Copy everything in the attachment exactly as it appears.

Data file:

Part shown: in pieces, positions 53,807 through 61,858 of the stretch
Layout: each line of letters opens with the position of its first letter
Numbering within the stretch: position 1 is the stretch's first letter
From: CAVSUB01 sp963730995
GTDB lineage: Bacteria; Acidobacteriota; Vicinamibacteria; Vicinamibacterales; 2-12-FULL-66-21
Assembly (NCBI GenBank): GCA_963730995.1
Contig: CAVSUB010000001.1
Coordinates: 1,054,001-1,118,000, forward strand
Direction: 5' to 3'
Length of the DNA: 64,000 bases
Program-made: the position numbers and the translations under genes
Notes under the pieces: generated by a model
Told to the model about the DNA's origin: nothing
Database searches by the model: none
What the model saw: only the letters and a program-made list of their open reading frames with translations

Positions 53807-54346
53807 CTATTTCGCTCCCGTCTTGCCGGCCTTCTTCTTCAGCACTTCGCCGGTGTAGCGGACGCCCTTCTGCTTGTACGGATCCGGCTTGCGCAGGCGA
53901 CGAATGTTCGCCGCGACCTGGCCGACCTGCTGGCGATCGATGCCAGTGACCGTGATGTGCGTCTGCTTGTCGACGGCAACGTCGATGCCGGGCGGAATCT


Part shown: in pieces, positions 53,807 through 61,858 of the stretch
Layout: each line of letters opens with the position of its first letter
Numbering within the stretch: position 1 is the stretch's first letter
From: CAVSUB01 sp963730995
GTDB lineage: Bacteria; Acidobacteriota; Vicinamibacteria; Vicinamibacterales; 2-12-FULL-66-21
Assembly (NCBI GenBank): GCA_963730995.1
Contig: CAVSUB010000001.1
Coordinates: 1,054,001-1,118,000, forward strand
Direction: 5' to 3'
Length of the DNA: 64,000 bases
Program-made: the position numbers and the translations under genes
Notes under the pieces: generated by a model
Told to the model about the DNA's origin: nothing
Database searches by the model: none
What the model saw: only the letters and a program-made list of their open reading frames with translations

Positions 53807-54346
53807 CTATTTCGCTCCCGTCTTGCCGGCCTTCTTCTTCAGCACTTCGCCGGTGTAGCGGACGCCCTTCTGCTTGTACGGATCCGGCTTGCGCAGGCGA
53901 CGAATGTTCGCCGCGACCTGGCCGACCTGCTGGCGATCGATGCCAGTGACCGTGATGTGCGTCTGCTTGTCGACGGCAACGTCGATGCCGGGCGGAATCT